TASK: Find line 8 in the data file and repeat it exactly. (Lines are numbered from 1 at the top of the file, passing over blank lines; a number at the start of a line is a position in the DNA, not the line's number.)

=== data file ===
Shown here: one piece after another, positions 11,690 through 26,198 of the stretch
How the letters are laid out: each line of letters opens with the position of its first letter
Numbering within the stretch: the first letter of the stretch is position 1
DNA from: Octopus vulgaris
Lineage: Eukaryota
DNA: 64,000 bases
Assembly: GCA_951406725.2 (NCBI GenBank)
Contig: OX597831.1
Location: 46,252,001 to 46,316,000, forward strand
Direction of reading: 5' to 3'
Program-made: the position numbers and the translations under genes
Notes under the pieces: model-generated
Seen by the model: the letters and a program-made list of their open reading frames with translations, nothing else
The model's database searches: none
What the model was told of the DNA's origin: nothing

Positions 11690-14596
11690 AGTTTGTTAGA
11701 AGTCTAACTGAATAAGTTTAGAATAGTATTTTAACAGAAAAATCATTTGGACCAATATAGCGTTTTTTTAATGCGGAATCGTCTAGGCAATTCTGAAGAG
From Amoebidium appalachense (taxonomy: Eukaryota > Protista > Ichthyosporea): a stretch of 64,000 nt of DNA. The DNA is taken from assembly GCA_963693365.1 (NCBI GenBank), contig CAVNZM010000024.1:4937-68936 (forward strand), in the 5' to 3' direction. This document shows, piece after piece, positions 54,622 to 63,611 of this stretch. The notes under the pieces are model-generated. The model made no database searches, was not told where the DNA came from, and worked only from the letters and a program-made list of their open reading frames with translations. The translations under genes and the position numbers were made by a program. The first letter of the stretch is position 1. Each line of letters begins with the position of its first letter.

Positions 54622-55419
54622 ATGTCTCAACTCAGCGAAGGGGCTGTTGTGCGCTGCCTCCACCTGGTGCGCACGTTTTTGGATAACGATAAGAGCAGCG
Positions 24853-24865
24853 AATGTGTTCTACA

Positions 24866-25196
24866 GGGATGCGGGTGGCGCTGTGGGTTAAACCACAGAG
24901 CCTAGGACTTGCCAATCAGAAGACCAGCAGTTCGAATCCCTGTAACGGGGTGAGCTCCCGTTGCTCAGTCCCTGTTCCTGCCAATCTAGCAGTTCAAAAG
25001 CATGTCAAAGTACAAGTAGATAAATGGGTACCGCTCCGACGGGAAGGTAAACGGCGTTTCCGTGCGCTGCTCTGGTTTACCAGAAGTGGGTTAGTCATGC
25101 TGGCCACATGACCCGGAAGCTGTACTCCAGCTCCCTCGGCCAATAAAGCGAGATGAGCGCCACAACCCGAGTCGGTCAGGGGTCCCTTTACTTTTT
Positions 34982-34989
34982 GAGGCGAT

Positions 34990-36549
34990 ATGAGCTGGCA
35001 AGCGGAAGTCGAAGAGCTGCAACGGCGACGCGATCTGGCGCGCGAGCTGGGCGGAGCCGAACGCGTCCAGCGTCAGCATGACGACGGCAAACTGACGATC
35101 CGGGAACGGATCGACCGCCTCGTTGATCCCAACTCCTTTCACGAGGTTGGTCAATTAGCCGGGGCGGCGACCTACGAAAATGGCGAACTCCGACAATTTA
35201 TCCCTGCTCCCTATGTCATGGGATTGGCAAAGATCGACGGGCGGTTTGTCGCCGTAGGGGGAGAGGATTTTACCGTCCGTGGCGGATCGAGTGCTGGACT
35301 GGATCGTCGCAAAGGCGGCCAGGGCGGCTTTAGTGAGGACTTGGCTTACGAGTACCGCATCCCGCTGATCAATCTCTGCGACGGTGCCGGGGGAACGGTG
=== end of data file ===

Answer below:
Contig: OX597831.1